BACnet: The Schedule Object

The Schedule object is defined by the standard as a periodic schedule of events that may repeat within a range of dates. The schedule object is categorized into two types of days:

  • Normal Days in a Week
  • Exception Days

The two types can entail scheduled events for an entire day or portions of a day. The developer may choose exceptions at other times and dates with this object type as well.

The Schedule object essentially acts as a bridge between scheduled times and dates, and the writing of certain values to specific properties and objects concerning the schedule.

The following table will present the actual properties and datatypes of the Schedule object from the BACnet standard:

Property Datatype
Object_Identifier BACnet Object Identifier
Object_Name Character String
Object_Type BACnet Object Type
Present_Value Any
Description Character String
Effective_Period BACnet Data Range
Weekly_Schedule BACnet Array(7) of BACnet Daily Schedule
Exception_Schedule BACnet Array(N) of BACnet Special Event
Schedule_Default Any
List_of_Object_Property_References BACnet Device Object Property Reference
Priority_For_Writing Unsigned (1…16)
Status_Flags BACnet Status Flags
Reliability BACnet Reliability
Out_of_Service Boolean
Profile_Name Character String

The state of the Schedule object is described by the Present_Value property from the above table. The Present_Value property is figured through calculations that are considered a local matter, but the calculations use time and value variables from the Weekly_Schedule and Exception_Schedule properties with a default value for no effective schedules.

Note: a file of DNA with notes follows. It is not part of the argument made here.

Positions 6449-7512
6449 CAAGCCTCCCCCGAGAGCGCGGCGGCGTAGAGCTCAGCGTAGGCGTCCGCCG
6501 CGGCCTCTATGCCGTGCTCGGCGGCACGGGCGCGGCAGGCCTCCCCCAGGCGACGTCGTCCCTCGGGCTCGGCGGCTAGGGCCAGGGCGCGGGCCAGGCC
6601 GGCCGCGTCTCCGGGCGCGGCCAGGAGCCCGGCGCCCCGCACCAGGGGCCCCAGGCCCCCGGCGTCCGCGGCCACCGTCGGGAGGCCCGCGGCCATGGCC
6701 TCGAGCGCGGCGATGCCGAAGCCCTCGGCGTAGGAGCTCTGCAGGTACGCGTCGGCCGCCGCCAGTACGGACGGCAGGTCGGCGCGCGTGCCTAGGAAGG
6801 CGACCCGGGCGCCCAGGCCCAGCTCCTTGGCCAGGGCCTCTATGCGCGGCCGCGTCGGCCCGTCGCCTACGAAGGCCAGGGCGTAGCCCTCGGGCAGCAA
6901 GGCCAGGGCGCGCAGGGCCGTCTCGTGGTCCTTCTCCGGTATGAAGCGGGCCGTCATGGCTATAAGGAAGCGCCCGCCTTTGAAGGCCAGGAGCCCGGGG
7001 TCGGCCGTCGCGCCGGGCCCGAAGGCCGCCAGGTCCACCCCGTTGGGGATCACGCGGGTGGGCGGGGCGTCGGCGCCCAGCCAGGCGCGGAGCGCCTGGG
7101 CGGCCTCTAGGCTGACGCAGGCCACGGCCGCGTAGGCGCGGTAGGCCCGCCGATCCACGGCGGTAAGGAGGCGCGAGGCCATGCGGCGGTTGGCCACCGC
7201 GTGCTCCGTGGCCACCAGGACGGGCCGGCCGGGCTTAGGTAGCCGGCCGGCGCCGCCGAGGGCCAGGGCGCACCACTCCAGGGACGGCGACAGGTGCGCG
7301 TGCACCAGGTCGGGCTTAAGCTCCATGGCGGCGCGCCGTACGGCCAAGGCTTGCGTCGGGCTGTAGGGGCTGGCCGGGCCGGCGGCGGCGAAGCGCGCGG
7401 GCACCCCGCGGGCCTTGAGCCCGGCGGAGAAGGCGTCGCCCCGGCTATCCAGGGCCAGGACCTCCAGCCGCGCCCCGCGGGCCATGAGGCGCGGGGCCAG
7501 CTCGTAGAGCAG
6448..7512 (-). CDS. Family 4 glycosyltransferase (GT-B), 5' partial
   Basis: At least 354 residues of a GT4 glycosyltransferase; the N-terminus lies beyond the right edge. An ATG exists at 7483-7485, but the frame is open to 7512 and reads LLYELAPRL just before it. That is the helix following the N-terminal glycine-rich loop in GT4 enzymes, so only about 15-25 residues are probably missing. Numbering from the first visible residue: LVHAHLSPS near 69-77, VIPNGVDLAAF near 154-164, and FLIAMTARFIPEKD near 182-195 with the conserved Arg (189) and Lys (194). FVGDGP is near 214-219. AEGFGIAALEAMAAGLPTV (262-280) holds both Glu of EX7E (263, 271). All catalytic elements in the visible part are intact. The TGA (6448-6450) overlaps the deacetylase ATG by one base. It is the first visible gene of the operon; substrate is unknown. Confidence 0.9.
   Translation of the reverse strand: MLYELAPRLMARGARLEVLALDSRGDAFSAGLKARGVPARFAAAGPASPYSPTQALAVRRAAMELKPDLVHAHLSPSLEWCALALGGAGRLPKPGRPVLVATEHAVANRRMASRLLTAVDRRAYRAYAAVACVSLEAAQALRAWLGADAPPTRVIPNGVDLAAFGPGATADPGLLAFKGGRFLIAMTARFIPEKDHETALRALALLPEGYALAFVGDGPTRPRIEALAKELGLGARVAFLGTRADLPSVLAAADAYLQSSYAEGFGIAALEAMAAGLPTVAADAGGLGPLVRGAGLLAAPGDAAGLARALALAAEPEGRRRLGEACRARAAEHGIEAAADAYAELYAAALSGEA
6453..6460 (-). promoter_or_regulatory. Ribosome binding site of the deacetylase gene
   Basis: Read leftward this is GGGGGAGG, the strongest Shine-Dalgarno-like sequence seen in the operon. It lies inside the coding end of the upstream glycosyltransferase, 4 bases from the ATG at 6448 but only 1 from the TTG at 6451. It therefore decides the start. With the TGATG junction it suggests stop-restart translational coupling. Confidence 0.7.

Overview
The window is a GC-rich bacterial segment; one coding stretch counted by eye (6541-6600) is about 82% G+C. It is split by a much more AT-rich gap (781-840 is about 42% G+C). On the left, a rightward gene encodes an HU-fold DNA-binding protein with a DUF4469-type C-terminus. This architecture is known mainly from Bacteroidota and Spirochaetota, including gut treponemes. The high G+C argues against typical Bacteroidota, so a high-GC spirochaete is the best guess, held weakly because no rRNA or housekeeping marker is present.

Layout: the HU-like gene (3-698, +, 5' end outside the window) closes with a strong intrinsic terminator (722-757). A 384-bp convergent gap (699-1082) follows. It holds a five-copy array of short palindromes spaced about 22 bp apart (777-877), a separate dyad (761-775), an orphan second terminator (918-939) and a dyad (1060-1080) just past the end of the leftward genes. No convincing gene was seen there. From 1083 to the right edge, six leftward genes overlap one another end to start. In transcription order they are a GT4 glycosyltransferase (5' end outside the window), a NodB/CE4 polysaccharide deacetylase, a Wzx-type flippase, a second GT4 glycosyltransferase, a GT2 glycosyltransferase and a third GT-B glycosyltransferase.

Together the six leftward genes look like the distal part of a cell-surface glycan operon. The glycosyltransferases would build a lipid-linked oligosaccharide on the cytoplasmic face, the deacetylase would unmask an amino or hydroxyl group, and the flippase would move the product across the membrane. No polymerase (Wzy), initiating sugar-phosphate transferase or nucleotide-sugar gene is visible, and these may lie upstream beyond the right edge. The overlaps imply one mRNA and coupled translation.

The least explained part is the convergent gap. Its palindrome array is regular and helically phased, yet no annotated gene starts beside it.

A special note concerning the Schedule object must be mentioned in this article. The versions of this object prior to revision four of the standard will only support schedules that define a whole day from midnight to midnight. For the previous versions, compatibility can be achieved by a specific format in the standard. Weekly and Exception schedule value(s) that start with “00:00″ and no use of any “NULL” values will solve this issue.

The following example from the standard will examine the Schedule object structure from an actual building automation application. This example will specifically focus on a roof HVAC unit that controls a specific room in a school during the calendar year:

Object_Identifier (Schedule, Instance 2)
Object_Name “Rm208Sched”
Object_Type SCHEDULE
Present_Value ACTIVE
Description “Room 208 Schedule”
Effective_Period ((5-SEP-1995)-(10-JUN-1996))
Weekly_Schedule {((8:00,ACTIVE),(17:00,INACTIVE)), ((8:00,ACTIVE)),
((8:00,ACTIVE),(17:00,INACTIVE)), ((8:00,ACTIVE),(17:00,INACTIVE),
(19:00,ACTIVE),(23:30,INACTIVE)), ((8:00,ACTIVE),(17:00,INACTIVE)),
((00:00,INACTIVE)), ((10:00,ACTIVE),(17:00,INACTIVE))}
Exception_Schedule {((23-NOV-1995),(0:00,INACTIVE),10), ((HOLIDAYS,(0:00,INACTIVE),11), ((5-MAR-1996)-(7-MAR-1996),((0:00,INACTIVE), (9:00,ACTIVE),(14:00,INACTIVE)),6),
((8-MAR-1996),((10:00,INACTIVE),(11:00,NULL)),7)}
List_Of_Object_Property_References ((Device, Instance 12),(Binary Output, Instance 9), Present_Value)
Priority_For_Writing 15
Status_Flags {FALSE, FALSE, FALSE, FALSE}
Reliability NO_FAULT_DETECTED
Schedule_Default INACTIVE
Out_Of_Service FALSE

Written by: Scott Cosby

© Chipkin Automation Systems 2007